Former Auckland Central candidate Jacinda Ardern’s elevation to leadership has revitalised an opposition party which has floundered since the Helen Clark era. David Waters witnessed the Ardern affect at Labour’s campaign launch.
It was about being bold and brave. About potential and the future. About a more equal and caring society. Above all it was a message of hope to young people and ordinary New Zealanders, a vision of sharing the economic wealth and fixing the parts that are broken.
That was the speech Jacinda Ardern delivered with warmth, humour and style to a packed-out campaign launch at the Auckland Town Hall on Sunday.
She referred to her maiden speech to Parliament in 2008.
“Sometimes there are words that you want to haunt you again and again, to remind you why you are there,” she said. “Because sometimes they are not just words – they’re convictions, they are experiences, they are faces and they are stories.”
She mentioned her childhood growing up in Murupara and living in a small grey-brick house.
“When you’re a child you remember the little things – the kids who didn’t have shoes, even in winter when the puddles would ice over. And people who had lost their job, and their hope
“But I was young. This was not the place or moment I was politicised. It was the moment I empathised.
“And that is ultimately what I see as the foundation for what we should be doing. Understanding the issues people in our communities face, and never being satisfied that things are the way they are and can’t be changed or made better.”
Labour Prime Minister Norman Kirk died six years before she was born and the first she knew of him was that his death had made her father cry.
“That was enough for me to know he was special,” she said, saying there was a picture of him on her wall, a newspaper clipping from the Te Aroha News, with a neatly dressed woman beside him, the secretary of the Piako Labour Electorate Committee – her Nana.
“I was 12 years old when my Nana died. I was too young to have ever talked to her about politics,” she told the crowd. “So instead that clipping is a reminder to me – a reminder that MPs come and go, leaders come and go, and all we can do is make sure we leave something good behind.
“That means taking on the hard issues, thinking not just about the next three years but the next 10. It means being bold and brave.”
It had, she said, always been Labour governments that confronted New Zealand’s challenges, which hadn’t been afraid of standing up, or doing things differently.
“For me it is simple. I want to build a country where every child grows up free from poverty and is filled with hope and opportunity.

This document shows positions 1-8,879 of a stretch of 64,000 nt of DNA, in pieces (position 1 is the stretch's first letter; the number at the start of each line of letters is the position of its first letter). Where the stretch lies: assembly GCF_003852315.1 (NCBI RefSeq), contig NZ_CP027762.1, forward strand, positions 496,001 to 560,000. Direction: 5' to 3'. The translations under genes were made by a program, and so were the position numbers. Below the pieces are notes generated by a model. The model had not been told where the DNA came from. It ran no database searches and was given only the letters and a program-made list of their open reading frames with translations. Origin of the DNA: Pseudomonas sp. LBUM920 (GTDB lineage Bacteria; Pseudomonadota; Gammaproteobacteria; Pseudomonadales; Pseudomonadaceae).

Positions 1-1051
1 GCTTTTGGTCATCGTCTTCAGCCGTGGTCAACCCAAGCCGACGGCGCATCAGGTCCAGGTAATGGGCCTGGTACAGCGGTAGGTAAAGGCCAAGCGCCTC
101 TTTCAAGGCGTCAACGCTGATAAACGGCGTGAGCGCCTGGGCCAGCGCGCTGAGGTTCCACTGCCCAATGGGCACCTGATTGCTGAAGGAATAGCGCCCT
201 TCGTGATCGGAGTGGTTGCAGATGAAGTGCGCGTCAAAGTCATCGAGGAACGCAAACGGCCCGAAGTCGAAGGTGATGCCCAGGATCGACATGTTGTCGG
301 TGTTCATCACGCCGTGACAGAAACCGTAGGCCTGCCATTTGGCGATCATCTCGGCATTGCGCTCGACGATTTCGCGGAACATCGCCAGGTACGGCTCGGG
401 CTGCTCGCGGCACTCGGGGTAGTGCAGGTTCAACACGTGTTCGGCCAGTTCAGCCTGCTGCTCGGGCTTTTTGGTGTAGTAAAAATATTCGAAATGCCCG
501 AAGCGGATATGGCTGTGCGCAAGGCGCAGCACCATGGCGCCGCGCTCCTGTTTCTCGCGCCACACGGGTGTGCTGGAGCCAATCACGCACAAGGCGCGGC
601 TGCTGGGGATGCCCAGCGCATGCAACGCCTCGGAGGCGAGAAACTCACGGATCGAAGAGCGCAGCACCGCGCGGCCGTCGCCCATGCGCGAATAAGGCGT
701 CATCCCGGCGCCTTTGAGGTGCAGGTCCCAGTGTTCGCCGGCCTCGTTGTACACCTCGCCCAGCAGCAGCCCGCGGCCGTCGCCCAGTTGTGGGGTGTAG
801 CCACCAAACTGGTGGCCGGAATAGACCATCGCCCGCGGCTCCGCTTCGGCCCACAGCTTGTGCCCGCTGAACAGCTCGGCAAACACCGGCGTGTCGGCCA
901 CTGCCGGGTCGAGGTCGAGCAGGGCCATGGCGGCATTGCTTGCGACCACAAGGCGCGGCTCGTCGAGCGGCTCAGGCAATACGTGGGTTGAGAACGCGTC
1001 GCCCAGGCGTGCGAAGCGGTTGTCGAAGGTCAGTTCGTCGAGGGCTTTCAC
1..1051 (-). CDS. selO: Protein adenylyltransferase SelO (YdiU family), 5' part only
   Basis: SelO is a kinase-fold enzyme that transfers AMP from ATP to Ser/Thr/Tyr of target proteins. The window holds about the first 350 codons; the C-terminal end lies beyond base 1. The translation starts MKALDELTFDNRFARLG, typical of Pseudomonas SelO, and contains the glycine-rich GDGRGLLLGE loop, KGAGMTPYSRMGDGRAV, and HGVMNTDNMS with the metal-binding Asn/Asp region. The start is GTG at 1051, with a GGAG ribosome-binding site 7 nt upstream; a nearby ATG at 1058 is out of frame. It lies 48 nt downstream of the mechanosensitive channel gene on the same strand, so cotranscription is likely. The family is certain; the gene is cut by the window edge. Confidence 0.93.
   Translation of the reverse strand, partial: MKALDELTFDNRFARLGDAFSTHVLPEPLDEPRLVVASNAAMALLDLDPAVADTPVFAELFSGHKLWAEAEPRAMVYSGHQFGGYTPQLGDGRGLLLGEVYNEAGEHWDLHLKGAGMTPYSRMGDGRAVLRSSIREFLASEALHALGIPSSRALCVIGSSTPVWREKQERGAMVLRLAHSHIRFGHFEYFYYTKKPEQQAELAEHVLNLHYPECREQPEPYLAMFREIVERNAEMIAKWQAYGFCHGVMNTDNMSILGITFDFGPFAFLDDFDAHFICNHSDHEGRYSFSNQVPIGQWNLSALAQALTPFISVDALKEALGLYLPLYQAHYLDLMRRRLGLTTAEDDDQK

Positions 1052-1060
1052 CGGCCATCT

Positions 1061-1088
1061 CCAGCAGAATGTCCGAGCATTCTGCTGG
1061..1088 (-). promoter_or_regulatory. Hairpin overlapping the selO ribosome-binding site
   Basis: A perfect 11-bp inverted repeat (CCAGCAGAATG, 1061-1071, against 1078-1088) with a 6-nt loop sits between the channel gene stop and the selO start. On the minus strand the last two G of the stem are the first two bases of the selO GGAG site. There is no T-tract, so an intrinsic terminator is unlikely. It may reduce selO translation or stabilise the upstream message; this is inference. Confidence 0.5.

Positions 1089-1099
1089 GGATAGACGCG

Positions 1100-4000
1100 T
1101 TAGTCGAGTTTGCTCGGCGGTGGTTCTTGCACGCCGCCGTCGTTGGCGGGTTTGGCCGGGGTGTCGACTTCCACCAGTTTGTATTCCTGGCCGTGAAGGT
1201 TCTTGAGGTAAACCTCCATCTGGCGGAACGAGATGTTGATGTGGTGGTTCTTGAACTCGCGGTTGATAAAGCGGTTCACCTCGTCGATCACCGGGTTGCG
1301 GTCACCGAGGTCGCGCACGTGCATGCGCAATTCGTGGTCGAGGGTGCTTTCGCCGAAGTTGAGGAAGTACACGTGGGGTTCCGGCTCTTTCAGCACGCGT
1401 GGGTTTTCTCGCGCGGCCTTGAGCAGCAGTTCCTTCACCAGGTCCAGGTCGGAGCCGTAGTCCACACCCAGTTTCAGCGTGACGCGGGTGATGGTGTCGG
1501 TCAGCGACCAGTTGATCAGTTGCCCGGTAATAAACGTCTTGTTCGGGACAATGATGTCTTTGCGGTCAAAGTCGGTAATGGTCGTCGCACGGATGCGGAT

“Kiwis know we have an economy some would argue compares well internationally and we’re told people want predictability and certainty.
“But the gap between rich and poor is just getting more and more entrenched. We know we have homelessness, that there are people living in cars who can’t afford increasing rents.
“We have infrastructure in our cities that cannot keep up with demand while our regions look for job opportunities that will make their young people stay.
“So I ask: now what?
“Well, now we stand up. We do what we have done before. We refuse to accept the status quo, the idea that things can’t be improved, that we have no choice.
“We have choice, and we can choose better.”
Ms Ardern said she would never question the importance of a strong economy but she would always maintain that a successful economy was one that served its people, not the other way around.
“I want economic success to feel real for all New Zealanders.
“That is why the markers of success have to change. I am starting with kids.
“Under Labour we will change the Public Finance Act so that every budget you will hear about how many kids we have lifted out of poverty. We will do the same on challenges we have postponed for too long and that includes the environment and climate change.”
Turning to education she said it was a great leveller and part of what had made the fair society.
“But I would go further. Education is a public good – and that’s why it should be free.”
Climate change was the issue that defined her generation, she told the crowd.
“There will be some who say we are too small, that pollution and climate change are the price of progress.
“They are wrong. We will take climate change seriously because my Government will be driven by principle, not expediency. This is my generation’s nuclear free moment.”